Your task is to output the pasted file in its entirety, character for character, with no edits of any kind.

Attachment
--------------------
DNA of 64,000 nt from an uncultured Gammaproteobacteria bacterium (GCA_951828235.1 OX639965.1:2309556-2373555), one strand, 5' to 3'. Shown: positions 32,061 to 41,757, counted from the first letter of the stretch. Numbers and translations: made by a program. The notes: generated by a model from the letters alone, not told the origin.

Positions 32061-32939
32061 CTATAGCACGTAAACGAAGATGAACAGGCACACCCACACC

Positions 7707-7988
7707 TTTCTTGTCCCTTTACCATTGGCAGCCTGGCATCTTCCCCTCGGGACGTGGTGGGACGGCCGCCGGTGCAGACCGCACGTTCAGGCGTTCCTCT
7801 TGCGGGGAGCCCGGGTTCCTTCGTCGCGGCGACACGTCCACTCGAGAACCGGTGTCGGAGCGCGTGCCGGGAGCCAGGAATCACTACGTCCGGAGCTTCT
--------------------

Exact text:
DNA of 64,000 nt from an uncultured Gammaproteobacteria bacterium (GCA_951828235.1 OX639965.1:2309556-2373555), one strand, 5' to 3'. Shown: positions 32,061 to 41,757, counted from the first letter of the stretch. Numbers and translations: made by a program. The notes: generated by a model from the letters alone, not told the origin.

Positions 32061-32939
32061 CTATAGCACGTAAACGAAGATGAACAGGCACACCCACACC

Positions 7707-7988
7707 TTTCTTGTCCCTTTACCATTGGCAGCCTGGCATCTTCCCCTCGGGACGTGGTGGGACGGCCGCCGGTGCAGACCGCACGTTCAGGCGTTCCTCT
7801 TGCGGGGAGCCCGGGTTCCTTCGTCGCGGCGACACGTCCACTCGAGAACCGGTGTCGGAGCGCGTGCCGGGAGCCAGGAATCACTACGTCCGGAGCTTCT